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Saturday, August 21, 2010

Conservative Debate on Birthright Citizenship

Much of the debate on birthright citizenship is taking place among conservatives. Linda Chavez writes in The Wall Street Journal:

Repealing birthright citizenship is a terrible idea. It will unquestionably jeopardize the electoral future of the GOP by alienating Hispanics—the largest minority and fastest-growing segment of the U.S. population. More importantly, ending birthright citizenship would fundamentally change what it means to be an American.

Proponents of repeal argue that the 14th Amendment was passed after the Civil War to guarantee citizenship to freed slaves, and that it was never intended to grant rights to the offspring of illegal aliens. But this argument is a non sequitur. At the time of the adoption of the amendment, there was no category of "illegal alien" because immigration was unrestricted and unregulated. If you secured passage to the United States, or simply walked across the open border with Mexico or Canada, you could stay permanently as a resident alien or apply to be naturalized after a certain number of years. And if you happened to give birth while still an alien, your child was automatically a citizen—a right dating back to English common law.

She cites the 1898 case of U.S. v. Wong Kim Ark:

The court found that the only persons Congress intended to exclude from birthright citizenship under the 14th Amendment were children born to diplomats—an ancient, universally recognized exception even under common law; Indians, who by treaty were considered members of sovereign nations; and children of an occupying enemy. "The amendment, in clear words and in manifest intent, includes the children born within the territory of the United States of all other persons, of whatever race or color, domiciled within the United States," wrote Justice Horace Gray for the majority. To hold otherwise, he noted, would be to deny citizenship to the descendants of English, Irish, Germans and other aliens who had always been considered citizens even if their parents were citizens of other countries. For more than a 100 years, the court has consistently upheld this analysis.

John Eastman replies at The Daily Caller:

Here’s the crux of the dispute. The text of the Fourteenth Amendment’s Citizenship Clause provides that “All persons born or naturalized in the United States and subject to the jurisdiction thereof, are citizens of the United States and of the State wherein they reside.” That text has two requirements: 1) Birth on U.S. soil; and 2) Being subject to the jurisdiction of the United States when born. In recent decades, the opinion has taken root, quite erroneously, that anyone born in the United States (except the children of ambassadors) is necessarily subject to its jurisdiction because everyone has to comply with our laws while physically present within our borders. Those who drafted and ratified the Fourteenth Amendment had a different understanding of jurisdiction. For them, a person could be subject to the jurisdiction of a sovereign nation in two very different ways: the one, partial and territorial; the other full and complete. Think of it this way. When a tourist from Great Britain visits the United States, he subjects himself to our “territorial jurisdiction.” He has to follow our laws while he is here, including our traffic laws that require him to drive on the right rather than the wrong (I mean left!) side of the road. He is no longer subject to those laws when he returns home, of course, and he was never subject to the broader jurisdiction that requires from him allegiance to the United States. He can’t be drafted into our army, for example, or prosecuted for treason for taking up arms against us.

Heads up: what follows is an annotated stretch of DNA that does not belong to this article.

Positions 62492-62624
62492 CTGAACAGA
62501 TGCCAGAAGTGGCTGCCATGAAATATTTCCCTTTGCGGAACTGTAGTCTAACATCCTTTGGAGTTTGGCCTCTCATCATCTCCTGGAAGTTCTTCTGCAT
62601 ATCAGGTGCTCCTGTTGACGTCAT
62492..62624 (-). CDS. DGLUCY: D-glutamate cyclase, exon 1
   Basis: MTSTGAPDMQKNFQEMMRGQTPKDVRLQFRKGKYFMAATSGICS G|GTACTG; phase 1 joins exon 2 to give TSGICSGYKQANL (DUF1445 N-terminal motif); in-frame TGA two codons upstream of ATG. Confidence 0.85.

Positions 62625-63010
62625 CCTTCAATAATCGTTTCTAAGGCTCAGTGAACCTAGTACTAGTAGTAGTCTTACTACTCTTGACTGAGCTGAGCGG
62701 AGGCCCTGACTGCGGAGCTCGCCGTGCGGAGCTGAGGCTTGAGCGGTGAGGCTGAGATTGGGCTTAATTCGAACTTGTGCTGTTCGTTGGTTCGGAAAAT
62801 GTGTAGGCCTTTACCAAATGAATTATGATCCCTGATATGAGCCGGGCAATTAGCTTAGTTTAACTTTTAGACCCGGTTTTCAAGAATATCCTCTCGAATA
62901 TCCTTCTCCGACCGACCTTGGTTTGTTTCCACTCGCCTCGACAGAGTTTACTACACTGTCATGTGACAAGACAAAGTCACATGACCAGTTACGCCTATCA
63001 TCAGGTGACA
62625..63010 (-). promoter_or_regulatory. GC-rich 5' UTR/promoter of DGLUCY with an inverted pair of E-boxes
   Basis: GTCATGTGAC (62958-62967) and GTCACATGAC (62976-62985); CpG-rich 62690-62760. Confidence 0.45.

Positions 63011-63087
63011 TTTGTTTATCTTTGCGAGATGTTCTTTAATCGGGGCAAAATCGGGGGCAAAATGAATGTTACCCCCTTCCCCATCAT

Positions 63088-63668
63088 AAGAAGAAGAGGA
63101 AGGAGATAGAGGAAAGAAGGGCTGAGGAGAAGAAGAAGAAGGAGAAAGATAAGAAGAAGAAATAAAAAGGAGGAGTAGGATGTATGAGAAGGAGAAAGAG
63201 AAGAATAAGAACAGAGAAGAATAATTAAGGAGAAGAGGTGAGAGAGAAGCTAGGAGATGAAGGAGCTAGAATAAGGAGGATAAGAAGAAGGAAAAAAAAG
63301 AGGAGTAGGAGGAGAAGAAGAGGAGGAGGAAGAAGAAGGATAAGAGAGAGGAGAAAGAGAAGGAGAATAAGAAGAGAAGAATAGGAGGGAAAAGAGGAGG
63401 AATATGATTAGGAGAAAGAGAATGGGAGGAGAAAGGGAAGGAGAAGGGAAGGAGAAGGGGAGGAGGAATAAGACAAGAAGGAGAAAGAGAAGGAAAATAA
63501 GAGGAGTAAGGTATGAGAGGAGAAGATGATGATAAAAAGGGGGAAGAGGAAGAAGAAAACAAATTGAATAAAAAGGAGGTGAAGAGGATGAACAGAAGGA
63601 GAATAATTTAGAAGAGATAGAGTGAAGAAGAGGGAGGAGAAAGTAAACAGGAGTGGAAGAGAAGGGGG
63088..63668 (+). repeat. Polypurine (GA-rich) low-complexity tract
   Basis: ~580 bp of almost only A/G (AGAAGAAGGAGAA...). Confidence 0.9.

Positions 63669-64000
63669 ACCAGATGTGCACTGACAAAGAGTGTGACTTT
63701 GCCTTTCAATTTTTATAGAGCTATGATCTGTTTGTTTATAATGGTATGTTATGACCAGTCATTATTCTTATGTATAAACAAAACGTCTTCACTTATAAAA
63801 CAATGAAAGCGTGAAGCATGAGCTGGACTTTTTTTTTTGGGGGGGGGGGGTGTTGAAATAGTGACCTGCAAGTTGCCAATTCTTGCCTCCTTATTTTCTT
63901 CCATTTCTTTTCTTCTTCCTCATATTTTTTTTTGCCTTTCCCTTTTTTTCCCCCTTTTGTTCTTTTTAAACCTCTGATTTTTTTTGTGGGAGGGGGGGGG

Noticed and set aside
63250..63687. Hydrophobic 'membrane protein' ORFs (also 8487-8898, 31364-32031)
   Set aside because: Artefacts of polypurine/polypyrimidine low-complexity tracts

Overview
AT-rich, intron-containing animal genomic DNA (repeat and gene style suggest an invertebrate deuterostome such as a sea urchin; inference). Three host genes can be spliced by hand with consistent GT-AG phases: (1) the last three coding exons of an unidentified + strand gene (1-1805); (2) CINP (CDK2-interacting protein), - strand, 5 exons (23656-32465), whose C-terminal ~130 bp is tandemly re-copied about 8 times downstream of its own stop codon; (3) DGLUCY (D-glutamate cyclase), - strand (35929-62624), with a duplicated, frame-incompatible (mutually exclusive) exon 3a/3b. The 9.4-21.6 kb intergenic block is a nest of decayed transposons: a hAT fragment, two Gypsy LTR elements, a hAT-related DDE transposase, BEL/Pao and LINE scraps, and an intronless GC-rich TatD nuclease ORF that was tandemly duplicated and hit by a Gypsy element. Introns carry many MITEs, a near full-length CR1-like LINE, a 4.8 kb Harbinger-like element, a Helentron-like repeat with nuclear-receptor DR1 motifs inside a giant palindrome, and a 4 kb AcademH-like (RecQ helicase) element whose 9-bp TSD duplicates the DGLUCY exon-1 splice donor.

So which of the two understandings of jurisdiction did the drafters and ratifiers of the Citizenship Clause have in mind? Happily, we do not need to speculate about that, as the drafters of the Fourteenth Amendment were quite explicit when asked this very question. Senator Lyman Trumbell, a key figure in the drafting and adoption of the Amendment, stated that “subject to the jurisdiction” of the United States meant subject to its “complete” jurisdiction, “[n]ot owing allegiance to anybody else.” And Senator Jacob Howard, who introduced the language of the jurisdiction clause on the floor of the Senate, contended that it should be construed to mean “a full and complete jurisdiction,” “the same jurisdiction” requirement as applied under the 1866 Civil Rights Act, which afforded citizenship to “all persons born in the United States and not subject to any foreign power.” Although the subsequent ratification debates are not very comprehensive, one thing is quite clear: Everyone understood that the Fourteenth Amendment was at least designed to constitutionalize the 1866 Civil Rights Act, with the birthright citizenship caveat that one not be “subject to any foreign power.”